* Him and Me, a new film by James Benning, has received its theatrical premiere at the Film Forum in New York. A real experimenter, Benning takes a sideways approach to storytelling: He splits his plot into bits and pieces, and interrupts these with digressions into the realm of pure film -- long shots of objects and places in which form and texture become more important than ''what happens next.''
There is a story to ''Him and Me,'' about a bereaved woman who remembers her past while dealing with a difficult period in her life. As fragmented and intermittent as this plot is, Benning manages to charge it with considerable emotion, while also indulging his fondness for still-life compositions and oddly composed frames with minimal bursts of action tucked into the sides and corners. He also plays some marvelous jokes on cinematic notions of time and place.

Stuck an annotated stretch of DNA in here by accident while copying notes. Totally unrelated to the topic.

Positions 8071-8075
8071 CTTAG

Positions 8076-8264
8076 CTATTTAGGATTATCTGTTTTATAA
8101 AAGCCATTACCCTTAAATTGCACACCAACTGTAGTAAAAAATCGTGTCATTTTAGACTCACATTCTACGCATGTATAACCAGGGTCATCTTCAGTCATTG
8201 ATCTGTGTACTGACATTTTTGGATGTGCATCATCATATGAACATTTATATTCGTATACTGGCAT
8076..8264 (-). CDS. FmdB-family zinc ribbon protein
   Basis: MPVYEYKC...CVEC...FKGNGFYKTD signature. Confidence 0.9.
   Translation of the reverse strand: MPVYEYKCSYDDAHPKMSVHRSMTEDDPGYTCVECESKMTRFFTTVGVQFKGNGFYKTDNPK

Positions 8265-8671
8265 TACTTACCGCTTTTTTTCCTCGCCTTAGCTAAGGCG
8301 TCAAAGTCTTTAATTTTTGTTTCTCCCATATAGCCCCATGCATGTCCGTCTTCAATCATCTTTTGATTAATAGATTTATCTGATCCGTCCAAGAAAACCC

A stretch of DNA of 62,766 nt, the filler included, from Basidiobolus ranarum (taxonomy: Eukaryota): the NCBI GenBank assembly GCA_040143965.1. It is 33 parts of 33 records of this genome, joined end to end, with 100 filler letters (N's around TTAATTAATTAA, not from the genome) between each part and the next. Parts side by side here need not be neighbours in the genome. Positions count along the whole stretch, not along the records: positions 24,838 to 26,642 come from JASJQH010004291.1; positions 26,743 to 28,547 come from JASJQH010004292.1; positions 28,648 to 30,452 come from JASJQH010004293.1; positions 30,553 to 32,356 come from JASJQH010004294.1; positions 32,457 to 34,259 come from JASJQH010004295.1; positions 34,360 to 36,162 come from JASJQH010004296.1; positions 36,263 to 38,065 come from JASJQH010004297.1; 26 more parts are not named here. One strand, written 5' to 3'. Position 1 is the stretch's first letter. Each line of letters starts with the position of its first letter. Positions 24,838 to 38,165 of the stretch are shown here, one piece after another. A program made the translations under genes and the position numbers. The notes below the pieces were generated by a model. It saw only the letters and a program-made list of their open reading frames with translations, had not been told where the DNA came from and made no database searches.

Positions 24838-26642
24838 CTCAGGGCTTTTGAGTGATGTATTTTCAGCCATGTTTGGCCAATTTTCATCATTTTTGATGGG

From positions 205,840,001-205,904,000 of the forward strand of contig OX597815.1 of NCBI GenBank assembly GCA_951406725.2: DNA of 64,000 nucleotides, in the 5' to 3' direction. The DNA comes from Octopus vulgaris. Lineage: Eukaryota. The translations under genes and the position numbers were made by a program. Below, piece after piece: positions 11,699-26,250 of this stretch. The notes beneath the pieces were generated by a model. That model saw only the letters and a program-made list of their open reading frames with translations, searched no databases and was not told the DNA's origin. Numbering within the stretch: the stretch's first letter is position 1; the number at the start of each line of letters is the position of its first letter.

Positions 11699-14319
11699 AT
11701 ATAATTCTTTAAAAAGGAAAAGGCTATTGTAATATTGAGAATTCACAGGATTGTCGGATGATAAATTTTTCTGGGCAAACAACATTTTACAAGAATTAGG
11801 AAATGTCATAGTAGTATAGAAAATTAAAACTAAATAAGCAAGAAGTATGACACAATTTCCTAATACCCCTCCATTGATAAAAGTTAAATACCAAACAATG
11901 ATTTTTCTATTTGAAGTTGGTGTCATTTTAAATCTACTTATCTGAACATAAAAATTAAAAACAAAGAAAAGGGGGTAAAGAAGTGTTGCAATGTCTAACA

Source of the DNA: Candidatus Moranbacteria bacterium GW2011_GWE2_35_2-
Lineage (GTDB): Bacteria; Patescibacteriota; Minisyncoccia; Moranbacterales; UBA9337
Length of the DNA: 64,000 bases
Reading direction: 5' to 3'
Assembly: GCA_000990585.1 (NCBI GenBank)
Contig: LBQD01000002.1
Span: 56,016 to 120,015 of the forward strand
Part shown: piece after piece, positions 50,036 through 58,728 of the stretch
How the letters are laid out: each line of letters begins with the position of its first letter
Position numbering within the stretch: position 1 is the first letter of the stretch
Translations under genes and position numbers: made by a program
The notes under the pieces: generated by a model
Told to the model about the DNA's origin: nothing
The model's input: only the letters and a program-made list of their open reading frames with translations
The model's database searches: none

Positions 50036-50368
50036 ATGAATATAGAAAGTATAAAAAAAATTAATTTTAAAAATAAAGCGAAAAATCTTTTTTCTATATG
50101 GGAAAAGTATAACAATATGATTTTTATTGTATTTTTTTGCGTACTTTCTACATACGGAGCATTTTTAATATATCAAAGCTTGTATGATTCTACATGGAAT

It's an engaging film, in its ornery way. But it never reaches the eccentric grandeur of Benning's recent ''Grand Opera,'' a study of the relationship between sound and image that manages to be thoroughly entertaining, and even suspenseful, while conducting its explorations. ''Him and Me'' is almost conventional by comparison, yet not quite as as single-minded nor as much fun.